The cheapest and priciest places to retire

The cost of getting by can vary massively depending on where to see out your retirement.

A new study from equity release adviser Key has crunched the numbers on just how much it costs for people to get by once they pack up work.

They dug into data from the Office for National Statistics, which covered what households of different ages spend on the essentials, like food, clothes and bills.

And it found that the average retiree needs to shell out £11,830 each year just covering the necessities.

That works out at the best part of £230 a week.

Pension shock facing hundreds of thousands at retirement age

Where does that money go?

The biggest spends go on utility bills  which covers gas, electricity and water  and food. Both account for around 20% of the annual spend of a retired person.

That’s almost £2,400 a year.

Transport is also a big factor, making up around 16% of the typical outlay.

The regional difference

Of course, it’s worth remembering that this is just the overall average figure. There are some massive regional differences too.

In the South East for example that annual cost rockets to £14,270, the equivalent of £274.40 each and every week.

Retirees in the South West and London need to pay out more than £13,000 too, yet head over to the west midlands and the annual costs drop down to little more than £10,000.

Here is how the different regions shape up according to Key.

Region

Annual cost of a pensioner

Weekly cost of a pensioner

South East

£14,270

£274.40

South West

£13,120

£252.30

London

£13,060

£251.10

East Anglia

£12,560

£241.50

East Midlands

£11,870

£228.20

Yorkshire & The Humber

£11,850

£227.80

Scotland

£11,730

£225.60

North West

£11,000

£211.50

Wales

£10,520

£202.30

Northern Ireland

£10,420

£200.40

North East

£10,400

£200

West Midlands

£10,280

£197.70

UK

£11,830

£227.50

 

Relying on the state

It’s worth noting that even in the cheapest areas, the state pension is not going to be enough to cover the cost of necessities on its own.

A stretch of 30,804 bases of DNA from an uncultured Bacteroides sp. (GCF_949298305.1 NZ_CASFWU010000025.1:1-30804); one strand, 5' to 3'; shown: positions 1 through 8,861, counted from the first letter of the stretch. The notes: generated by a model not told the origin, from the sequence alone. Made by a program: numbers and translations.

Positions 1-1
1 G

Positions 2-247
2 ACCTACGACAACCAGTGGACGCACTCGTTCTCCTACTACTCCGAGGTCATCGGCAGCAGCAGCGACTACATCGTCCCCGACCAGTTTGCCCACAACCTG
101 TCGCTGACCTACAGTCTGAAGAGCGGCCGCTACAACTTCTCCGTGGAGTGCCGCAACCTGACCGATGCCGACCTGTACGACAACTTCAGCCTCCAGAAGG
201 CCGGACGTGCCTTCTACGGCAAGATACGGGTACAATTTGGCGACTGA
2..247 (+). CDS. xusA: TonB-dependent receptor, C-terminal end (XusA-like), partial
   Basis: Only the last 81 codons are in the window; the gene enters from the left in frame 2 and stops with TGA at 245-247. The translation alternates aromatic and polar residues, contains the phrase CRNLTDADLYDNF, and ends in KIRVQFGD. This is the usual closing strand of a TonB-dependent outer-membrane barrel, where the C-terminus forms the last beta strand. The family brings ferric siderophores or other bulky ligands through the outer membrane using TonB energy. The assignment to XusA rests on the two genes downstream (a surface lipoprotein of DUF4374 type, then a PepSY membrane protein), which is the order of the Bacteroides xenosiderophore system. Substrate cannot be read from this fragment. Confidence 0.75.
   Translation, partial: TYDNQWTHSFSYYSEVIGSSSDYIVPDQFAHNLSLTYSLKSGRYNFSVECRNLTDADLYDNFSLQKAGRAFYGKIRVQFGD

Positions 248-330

The full basic state pension is worth a maximum of £168.60 per week. So if you retire in the west midlands, you’re still going to face spending an additional 17% just on life’s essentials.

Meanwhile, in the South East and South West you’ll need to shell out upwards of an additional 50%.

Given the fact that the current State Pension  and the way that increases to it are guaranteed through the triple lock  is already looking increasingly unaffordable, it’s another stark reminder that all of us are going to have to make at least some private pension provision to ensure that we have some level of comfort in retirement and are not forced to count the pennies.

If you're already in retirement and feeling the pinch, there are thankfully numerous steps you can take to boost your income. You should also make sure you're making use of any perks and benefits you're entitled to.

Interested in a SIPP or stocks and shares ISA? Visit the loveMONEY investment centre today

Tapping into your housing equity

That’s all well and good if you’re young enough to do something about your substandard pension planning, but if you’re already in your later years then you might need to think about other options.

Equity release is becoming more popular with older people, and it’s easy to understand why. A lifetime mortgage essentially lets you unlock a percentage of the equity you have built up in the property, with no monthly repayments.

Instead, the loan  and the interest on it  gets paid off when the house is sold after you die or move into long-term care.

According to the Equity Release Council, the industry’s trade body, just under 44,000 equity release plans were taken out in the second half of last year.

That’s up by almost a quarter on the year before, with more than £1 billion of housing wealth released in both quarter three and quarter four of 2018.

While it would be unfair to say all older people are sat on huge housing wealth, it’s true that a substantial number have done very well out of rocketing house prices and are well placed to use equity release to boost their finances.

That said, it’s not something that should be undertaken lightly.

You need to get advice from a broker before taking out an equity release plan, while it’s also important to discuss it with any loved ones as doing so may reduce  or even eliminate  any inheritance they may have been expecting.

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